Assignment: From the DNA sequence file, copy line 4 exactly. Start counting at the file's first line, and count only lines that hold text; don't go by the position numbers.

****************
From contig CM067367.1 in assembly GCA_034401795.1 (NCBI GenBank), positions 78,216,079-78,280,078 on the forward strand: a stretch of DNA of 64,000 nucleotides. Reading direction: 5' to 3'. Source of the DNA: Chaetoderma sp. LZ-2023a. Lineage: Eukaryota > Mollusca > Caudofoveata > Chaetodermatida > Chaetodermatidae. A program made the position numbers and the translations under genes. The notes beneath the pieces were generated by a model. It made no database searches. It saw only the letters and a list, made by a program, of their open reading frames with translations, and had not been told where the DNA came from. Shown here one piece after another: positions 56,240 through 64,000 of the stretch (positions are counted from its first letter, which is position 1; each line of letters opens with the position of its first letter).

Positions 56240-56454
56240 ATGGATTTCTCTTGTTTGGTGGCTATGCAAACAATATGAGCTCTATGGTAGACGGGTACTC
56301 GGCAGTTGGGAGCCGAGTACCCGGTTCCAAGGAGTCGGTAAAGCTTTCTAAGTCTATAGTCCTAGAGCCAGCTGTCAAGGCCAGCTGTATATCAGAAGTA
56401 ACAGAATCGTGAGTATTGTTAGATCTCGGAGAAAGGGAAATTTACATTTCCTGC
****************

56301 GGCAGTTGGGAGCCGAGTACCCGGTTCCAAGGAGTCGGTAAAGCTTTCTAAGTCTATAGTCCTAGAGCCAGCTGTCAAGGCCAGCTGTATATCAGAAGTA